By Brian Brecker
Elm Staff Writer
Music can be very therapeutic, and I have compiled a list of songs to help you get through these times.
The many-membered hip hop collective Brockhampton released three albums last year entitled “Saturation I, II, and III.” One of the highlights from their first outing was “Milk” in which each member discusses their troubles and how finding friendship and meaning has improved their lives. It ends with a very poignant spoken word bit by member Dom McLennon that wraps up the song.
Related to Brockhampton is founding member Kevin Abstract, who released his sophomore album “American Boyfriend” in 2016. The song from this I’d recommend is “Runner” which manages to be both heart wrenching and a banger at the same time. I recommend listening to this one on a streaming service unless you want to see a seven minute music video for a song only close to three minutes.
Lorde released her long-awaited second studio album “Melodrama” in 2017 to critical acclaim and moderate commercial success. One of the unrecognized gems from that album is “Hard Feelings/Loveless” a song made up in two parts, or two songs in one track.
The first half “Hard Feelings” anguishes over a breakup, while the “Loveless” section is an ironic cutesy banger about being totally fine and not bitter about the aforementioned breakup, and it’s fantastic.
The indie rock band Rilo Kiley made six studio albums from 1998-2014 with one of their sweetest cuts being “A Better Son/Daughter” which harkens back lyrically to a time of youthful innocence moving forward into adulthood. One of the lines that sticks with me is “You’ll be positive, though it hurts.” One thing about happiness that doesn’t get talked about enough is that a lot of times being positive is a constant battle, not merely an outlook you can switch like a pair of glasses.
Pat the Bunny is an anarcho-punk artist who has fronted many musical projects in the emo-folk scene. One of these is “Ramshackle Glory,” which released “Your Heart is a Muscle the Size of Your Fist,” a song about choosing to live even though life may constantly beat you down. For the record, this song does contain lyrical themes about overcoming self-harm tendencies if those are things you wish to avoid.
To those of you missing your first semester, one of Tyler the Creator’s overlooked songs from “Flower Boy” is “November” about nostalgia for a simpler time in contrast to the stresses and depression of the current. The song asks, “What was your November?” extending his nostalgia to asking you to remember your memory of the past that you treasure and value above all others. These are very important as they provide the core for our self-esteem and help guide you with a positive outlook.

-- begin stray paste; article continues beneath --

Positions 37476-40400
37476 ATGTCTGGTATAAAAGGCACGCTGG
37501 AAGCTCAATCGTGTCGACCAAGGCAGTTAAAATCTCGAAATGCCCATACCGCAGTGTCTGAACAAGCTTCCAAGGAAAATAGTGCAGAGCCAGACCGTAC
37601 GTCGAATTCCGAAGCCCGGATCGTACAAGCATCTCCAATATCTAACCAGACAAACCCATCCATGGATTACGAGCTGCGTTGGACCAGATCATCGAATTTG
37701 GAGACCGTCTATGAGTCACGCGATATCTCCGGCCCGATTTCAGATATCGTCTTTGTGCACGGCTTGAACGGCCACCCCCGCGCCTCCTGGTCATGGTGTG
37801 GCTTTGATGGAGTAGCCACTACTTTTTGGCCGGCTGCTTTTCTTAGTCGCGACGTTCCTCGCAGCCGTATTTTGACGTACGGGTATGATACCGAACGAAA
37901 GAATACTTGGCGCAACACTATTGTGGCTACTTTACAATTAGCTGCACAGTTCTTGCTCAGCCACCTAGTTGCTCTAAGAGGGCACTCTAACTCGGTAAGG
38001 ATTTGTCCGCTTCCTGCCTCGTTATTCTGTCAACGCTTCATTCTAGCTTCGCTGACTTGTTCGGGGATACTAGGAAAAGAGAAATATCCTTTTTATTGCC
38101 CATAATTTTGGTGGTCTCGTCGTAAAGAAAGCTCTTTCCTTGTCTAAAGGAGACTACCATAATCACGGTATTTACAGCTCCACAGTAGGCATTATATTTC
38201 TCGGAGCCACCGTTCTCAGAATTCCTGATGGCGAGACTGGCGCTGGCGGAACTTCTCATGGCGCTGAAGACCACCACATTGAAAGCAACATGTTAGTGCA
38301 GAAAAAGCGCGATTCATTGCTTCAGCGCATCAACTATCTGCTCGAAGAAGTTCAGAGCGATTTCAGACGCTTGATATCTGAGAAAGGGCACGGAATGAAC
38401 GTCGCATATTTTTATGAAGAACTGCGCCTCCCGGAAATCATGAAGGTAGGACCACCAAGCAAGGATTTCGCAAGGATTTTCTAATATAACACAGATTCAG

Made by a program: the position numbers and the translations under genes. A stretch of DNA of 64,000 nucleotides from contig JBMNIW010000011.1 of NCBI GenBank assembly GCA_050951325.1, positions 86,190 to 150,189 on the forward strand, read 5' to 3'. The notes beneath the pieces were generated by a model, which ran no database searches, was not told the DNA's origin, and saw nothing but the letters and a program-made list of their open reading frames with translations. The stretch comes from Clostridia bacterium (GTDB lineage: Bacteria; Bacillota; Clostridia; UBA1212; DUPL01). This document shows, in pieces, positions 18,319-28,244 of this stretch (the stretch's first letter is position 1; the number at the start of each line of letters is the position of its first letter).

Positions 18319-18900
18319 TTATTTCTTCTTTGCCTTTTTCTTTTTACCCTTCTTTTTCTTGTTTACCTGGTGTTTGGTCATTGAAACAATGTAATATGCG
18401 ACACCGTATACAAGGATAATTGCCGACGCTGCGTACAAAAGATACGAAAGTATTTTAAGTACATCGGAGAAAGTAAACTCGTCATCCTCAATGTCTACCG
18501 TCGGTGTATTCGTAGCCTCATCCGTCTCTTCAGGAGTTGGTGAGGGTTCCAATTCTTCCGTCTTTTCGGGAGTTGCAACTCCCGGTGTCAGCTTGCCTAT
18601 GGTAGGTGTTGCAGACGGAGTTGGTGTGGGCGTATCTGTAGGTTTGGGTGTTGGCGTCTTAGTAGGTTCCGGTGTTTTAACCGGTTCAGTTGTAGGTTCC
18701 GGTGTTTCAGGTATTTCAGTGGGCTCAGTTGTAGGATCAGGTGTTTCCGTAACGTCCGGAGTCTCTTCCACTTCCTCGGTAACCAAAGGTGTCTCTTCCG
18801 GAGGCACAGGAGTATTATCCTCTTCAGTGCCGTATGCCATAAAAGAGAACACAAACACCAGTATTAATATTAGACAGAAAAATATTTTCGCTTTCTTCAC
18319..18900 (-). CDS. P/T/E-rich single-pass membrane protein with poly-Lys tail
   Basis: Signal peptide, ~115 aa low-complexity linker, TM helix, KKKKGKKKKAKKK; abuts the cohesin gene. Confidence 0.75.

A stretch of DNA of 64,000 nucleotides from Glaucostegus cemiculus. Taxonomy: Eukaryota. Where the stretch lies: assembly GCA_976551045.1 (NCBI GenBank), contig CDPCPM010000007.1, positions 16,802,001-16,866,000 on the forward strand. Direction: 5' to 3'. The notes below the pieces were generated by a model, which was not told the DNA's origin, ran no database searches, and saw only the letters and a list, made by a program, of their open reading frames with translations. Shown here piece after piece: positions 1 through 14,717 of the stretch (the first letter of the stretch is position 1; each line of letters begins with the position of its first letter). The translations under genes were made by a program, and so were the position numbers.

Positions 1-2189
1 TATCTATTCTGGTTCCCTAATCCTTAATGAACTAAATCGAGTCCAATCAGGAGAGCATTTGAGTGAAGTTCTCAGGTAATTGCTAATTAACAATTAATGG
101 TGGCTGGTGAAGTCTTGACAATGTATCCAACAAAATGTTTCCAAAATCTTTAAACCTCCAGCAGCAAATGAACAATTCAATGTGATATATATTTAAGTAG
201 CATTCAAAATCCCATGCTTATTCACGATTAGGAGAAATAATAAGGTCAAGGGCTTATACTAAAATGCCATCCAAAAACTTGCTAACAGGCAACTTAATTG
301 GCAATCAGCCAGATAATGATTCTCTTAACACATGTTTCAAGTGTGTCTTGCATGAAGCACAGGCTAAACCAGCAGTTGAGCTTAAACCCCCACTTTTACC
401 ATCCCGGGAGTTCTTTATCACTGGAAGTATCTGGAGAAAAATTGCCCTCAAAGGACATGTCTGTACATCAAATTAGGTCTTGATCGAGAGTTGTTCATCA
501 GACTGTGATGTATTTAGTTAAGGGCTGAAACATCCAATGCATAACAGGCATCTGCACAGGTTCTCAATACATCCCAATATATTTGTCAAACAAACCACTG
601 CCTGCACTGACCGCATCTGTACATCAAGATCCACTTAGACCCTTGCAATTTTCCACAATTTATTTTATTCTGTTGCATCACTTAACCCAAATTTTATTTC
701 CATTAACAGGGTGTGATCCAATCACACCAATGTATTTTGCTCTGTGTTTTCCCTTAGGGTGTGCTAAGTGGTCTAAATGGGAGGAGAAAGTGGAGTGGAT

Nana Grizol is an indie folk band from Athens, Ga. who make emotional ballads with heartfelt lyrics. The song by them I’d recommend is “Cynicism” which is about how though the ending of a relationship was not ideal, the relationship itself was valuable inherently and special. It derides the cynicism one can fall into when they have been hurt, singing, “Cynicism isn’t wisdom.” It’s a bold challenge to its audience to push through tragedy and struggle to find the good and hope in the world.
Jeff Rosenstock is a punk rock singer, who once fronted the band Bomb the Music Industry! in the early 2000s. Going solo, his music became more personal and emotional, exemplified by “Wave Goodnight to Me,” a song where Rosenstock yells his heart out over an uprooted musical community, though the lyrics are universal enough to translate well to any recently hurt group of people.
The Mountain Goats are an indie darling band starting out in the 1990s with low-fidelity recordings of folk songs. They have always had a strong sense of personality and humor releasing songs such as “The Ultimate Jedi Who Wastes All the Other Jedi and Ate Their Bones” and an entire concept album about professional wrestling. Entering their most recent album they ditched the guitar to make “Goths” an album tribute to emo, goth rock, and synth pop. One of the underrated highlights is “Andrew Eldritch is Moving Back to Leads” about a rock star leaving to go somewhere new. It is poignant and heartfelt and is helped by a strong understanding of melody and musical nuances.
Perfume Genius, or Michael Hadreas, is a singer-songwriter from Seattle, Wa. known for his emotional lyrics and LGBTQ sensitivities. One of his most important songs from his tear-stained discography is “Normal Song” which is a soft intimate piano ballad of emotional support. The message here, despite its sad instrumentation, is that you are a valuable human being worthy of love and respect, and that your past trauma and mistakes do not define you as a person. You are more than the cracks in your soul and you deserve to be happy, but it’s mighty understandable if you aren’t.
We did not evolve to withstand these social and economic pressures we face, and that’s why we need each other to help us through the dark times. Everyone has someone that loves them and everyone needs each other to show it.